this is why you need to go through all the motions, but dont do anything yet.
you can verify the information on each drive by going through each one, just to make certain you find the CD_ROM drive. to do this you need to change from the A: floppy to the harddrive partitions, you can do this simply by typing the letter of drive you want to change to. So if you are presently on the A:, and wish to change over to the C:, you will simply type " C: ", no quotes, and press enter.
then the prompt should change over to C:, showing you that your now in the C: drive, then for each letter, you do the same.
To view the contents on each drive, you type "dir", which will show you all the file&#39;s names. plus whatever volume names you named each drive. you can add extra switches to the commands such as
"dir /w", which will display the contents in a wide format, usually since some folders have alot of content, and the screen scrolls very fast by, you need to either stop or slow the display down , so you can view it all. then you will do this "dir /p", which tells the command, after each screen full of names, PAUSE. then to resume to next screen, hit any key. rem, no quotes.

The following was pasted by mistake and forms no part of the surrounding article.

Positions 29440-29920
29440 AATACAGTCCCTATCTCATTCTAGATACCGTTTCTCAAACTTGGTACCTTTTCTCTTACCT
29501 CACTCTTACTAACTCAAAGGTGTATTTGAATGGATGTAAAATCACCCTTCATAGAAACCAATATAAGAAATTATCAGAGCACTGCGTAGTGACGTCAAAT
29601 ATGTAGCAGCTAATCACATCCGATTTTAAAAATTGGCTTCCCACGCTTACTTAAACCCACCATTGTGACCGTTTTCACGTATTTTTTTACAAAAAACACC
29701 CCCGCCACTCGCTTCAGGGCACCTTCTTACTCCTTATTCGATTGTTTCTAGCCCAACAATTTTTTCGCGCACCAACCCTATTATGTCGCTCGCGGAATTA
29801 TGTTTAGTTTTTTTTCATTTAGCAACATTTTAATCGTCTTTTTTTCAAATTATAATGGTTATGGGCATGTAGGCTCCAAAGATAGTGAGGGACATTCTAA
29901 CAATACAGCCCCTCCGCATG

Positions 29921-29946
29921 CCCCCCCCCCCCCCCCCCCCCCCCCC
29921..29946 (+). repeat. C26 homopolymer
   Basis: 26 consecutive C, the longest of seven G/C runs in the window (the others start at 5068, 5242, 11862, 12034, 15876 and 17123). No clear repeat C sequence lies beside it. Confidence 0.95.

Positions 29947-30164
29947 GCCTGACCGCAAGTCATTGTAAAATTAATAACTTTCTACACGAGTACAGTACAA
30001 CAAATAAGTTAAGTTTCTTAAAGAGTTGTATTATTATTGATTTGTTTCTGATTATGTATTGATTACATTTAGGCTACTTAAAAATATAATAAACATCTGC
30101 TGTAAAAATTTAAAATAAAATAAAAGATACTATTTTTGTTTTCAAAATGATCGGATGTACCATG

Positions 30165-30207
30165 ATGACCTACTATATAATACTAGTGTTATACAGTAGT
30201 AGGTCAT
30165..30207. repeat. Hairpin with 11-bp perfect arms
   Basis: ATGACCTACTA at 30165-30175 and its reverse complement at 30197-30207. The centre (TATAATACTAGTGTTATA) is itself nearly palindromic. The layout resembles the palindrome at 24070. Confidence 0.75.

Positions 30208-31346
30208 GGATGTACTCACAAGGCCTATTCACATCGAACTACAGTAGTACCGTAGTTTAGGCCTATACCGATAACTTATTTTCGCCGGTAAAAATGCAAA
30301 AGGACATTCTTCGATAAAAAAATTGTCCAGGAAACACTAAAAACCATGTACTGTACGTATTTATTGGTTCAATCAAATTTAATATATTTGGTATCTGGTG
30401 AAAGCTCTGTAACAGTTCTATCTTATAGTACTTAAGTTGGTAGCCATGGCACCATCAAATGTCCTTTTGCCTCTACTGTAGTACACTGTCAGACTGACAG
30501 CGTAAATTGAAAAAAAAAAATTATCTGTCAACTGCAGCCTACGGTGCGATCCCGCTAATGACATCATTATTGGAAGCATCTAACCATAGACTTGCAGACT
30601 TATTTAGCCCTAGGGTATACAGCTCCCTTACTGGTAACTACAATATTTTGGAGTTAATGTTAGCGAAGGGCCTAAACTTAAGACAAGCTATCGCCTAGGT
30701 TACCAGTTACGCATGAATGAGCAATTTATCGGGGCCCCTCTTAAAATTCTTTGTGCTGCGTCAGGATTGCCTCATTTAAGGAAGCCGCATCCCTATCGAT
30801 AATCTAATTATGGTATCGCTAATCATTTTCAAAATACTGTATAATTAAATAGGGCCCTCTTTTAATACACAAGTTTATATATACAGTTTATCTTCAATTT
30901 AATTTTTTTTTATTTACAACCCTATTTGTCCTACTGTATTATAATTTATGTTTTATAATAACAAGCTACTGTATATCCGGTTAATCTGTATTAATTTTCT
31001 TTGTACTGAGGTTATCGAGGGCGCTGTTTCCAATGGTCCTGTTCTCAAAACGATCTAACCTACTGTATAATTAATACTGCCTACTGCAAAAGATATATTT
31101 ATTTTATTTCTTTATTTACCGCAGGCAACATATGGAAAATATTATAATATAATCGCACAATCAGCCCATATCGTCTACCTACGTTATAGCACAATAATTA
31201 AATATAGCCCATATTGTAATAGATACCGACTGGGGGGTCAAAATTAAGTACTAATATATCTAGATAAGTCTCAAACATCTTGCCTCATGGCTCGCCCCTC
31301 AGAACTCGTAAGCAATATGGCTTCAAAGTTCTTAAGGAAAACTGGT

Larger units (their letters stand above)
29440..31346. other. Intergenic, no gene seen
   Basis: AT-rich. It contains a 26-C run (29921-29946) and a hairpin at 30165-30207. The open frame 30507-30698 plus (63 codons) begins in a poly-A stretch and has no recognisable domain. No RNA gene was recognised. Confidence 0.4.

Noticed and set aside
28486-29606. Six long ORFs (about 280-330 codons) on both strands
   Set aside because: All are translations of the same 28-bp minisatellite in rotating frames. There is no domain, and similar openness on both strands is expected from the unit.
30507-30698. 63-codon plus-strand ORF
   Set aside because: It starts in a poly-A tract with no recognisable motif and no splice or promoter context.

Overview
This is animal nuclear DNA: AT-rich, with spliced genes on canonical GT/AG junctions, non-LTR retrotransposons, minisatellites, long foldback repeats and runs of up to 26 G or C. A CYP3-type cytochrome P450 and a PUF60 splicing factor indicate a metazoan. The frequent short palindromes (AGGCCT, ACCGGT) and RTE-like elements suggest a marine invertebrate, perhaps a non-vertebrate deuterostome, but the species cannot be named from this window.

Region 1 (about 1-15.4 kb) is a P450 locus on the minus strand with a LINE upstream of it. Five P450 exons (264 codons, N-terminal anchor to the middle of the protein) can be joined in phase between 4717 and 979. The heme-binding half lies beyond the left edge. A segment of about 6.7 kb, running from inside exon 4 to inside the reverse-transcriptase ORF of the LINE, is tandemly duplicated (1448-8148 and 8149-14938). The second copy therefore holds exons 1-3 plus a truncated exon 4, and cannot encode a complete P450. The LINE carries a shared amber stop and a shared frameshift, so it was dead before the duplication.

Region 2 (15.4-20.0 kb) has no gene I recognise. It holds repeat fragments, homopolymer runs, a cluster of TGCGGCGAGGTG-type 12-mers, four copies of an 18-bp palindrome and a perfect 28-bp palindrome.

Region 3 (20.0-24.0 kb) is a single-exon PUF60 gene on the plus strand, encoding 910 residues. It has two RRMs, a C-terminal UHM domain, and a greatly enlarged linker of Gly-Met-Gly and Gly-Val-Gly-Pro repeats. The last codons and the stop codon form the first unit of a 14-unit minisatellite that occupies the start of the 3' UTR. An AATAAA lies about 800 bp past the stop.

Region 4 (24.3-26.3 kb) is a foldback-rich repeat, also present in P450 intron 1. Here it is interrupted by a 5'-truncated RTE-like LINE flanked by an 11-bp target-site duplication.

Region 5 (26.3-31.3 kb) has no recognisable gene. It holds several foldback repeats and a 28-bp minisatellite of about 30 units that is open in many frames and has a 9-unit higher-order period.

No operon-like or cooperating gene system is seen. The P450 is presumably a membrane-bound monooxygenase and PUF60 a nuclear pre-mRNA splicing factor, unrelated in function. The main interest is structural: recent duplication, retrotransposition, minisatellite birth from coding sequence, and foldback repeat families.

when you located the cd-rom drive, by either knowing which drive it is, or by guessing, you should hear and see the drive doing something, take note of the letter.
then you will switch back to the A: drive. by typing "A:" - no quotes.
the frist item you want to run will be the fdisk command. you can run through it just to look it over.
Since you will not be making partitions, just removing the 4 back down to a single partiton, it will be much simpler for you. as you will just be deleting partitons, most likely you will want to view the partitions in the extended partion, and delete them - then create a single primary partition.